Labour promises free personal care for the elderly in England


Labour has promised to provide free personal care for people over 65 in England, including help with dressing, washing and meals.

In a speech today at the Labour conference, shadow chancellor John McDonnell will say the move, which would bring England in line with Scotland, would double the number of those accessing free social care.

Mr McDonnell will say: “I believe the right to dignity in retirement is a part of that right to health at any stage of life. The truth is our social care sector is a national scandal.

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“The next Labour government will introduce personal care free at the point of use in England, funded not through the Conservatives’ gimmicky insurance schemes but, like the NHS and our other essentials, through general taxation.”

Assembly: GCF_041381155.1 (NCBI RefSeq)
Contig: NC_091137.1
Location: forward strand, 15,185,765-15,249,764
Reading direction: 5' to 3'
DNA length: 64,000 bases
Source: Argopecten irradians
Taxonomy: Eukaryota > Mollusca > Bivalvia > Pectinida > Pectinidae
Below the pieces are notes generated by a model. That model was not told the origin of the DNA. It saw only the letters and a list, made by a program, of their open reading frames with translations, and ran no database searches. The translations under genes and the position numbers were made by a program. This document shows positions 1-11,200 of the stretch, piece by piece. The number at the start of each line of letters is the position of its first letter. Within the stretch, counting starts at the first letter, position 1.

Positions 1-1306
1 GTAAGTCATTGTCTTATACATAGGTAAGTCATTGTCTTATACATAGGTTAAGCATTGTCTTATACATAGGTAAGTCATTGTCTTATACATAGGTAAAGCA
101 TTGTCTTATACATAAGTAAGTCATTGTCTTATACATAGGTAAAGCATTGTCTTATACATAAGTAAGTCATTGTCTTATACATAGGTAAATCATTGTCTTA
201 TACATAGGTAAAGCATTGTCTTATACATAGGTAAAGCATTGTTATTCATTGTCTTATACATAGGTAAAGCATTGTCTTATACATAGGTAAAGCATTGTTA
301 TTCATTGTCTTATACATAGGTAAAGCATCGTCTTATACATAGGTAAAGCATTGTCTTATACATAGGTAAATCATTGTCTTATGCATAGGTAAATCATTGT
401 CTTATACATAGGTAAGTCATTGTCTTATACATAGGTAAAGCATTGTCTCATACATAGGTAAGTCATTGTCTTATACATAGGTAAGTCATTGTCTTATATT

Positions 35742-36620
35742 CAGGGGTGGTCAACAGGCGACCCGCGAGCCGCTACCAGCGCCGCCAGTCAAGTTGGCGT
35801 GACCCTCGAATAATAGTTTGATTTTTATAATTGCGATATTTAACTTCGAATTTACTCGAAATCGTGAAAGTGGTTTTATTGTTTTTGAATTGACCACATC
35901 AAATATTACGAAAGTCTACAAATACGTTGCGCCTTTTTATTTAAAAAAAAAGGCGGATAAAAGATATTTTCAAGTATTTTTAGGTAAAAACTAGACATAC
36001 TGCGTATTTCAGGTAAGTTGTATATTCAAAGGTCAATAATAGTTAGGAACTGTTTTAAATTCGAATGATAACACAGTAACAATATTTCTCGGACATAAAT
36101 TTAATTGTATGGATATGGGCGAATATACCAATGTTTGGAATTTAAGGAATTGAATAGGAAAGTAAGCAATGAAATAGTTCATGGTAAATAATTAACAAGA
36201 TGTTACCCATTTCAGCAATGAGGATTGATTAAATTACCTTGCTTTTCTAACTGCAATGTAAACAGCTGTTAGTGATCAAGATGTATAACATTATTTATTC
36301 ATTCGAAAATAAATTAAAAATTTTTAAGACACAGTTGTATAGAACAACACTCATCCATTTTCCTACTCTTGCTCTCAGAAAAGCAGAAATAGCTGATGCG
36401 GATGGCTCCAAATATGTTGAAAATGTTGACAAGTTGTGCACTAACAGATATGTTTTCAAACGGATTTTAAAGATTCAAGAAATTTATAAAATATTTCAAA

Labour will also pledge to close the gap in social care funding, with it already having committed to spend an extra £8bn for five years on services.

News of Labour’s spending promises, received a mixed reaction. The King’s Fund thinktank labelled the move a welcome step while pointing out that it was “not the same thing as free social care”, and would leave some people still facing “catastrophic costs”.

Steven Cameron, Aegon’s Pensions Director, said: “While Labour is proposing free personal care which should allow more people to remain in their own homes, individuals will still need to fund ‘room and board’ themselves if they need residential care. This needs to be set out clearly so individuals understand far ahead of actually needing care what they’ll be expected to pay in various circumstances so they can plan ahead and set aside enough money.”

The IPPR thinktank, which originally proposed the policy, said it was “delighted” with Labour’s move and the GMB Union described it as a “bold plan”.


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The author Lee Peart

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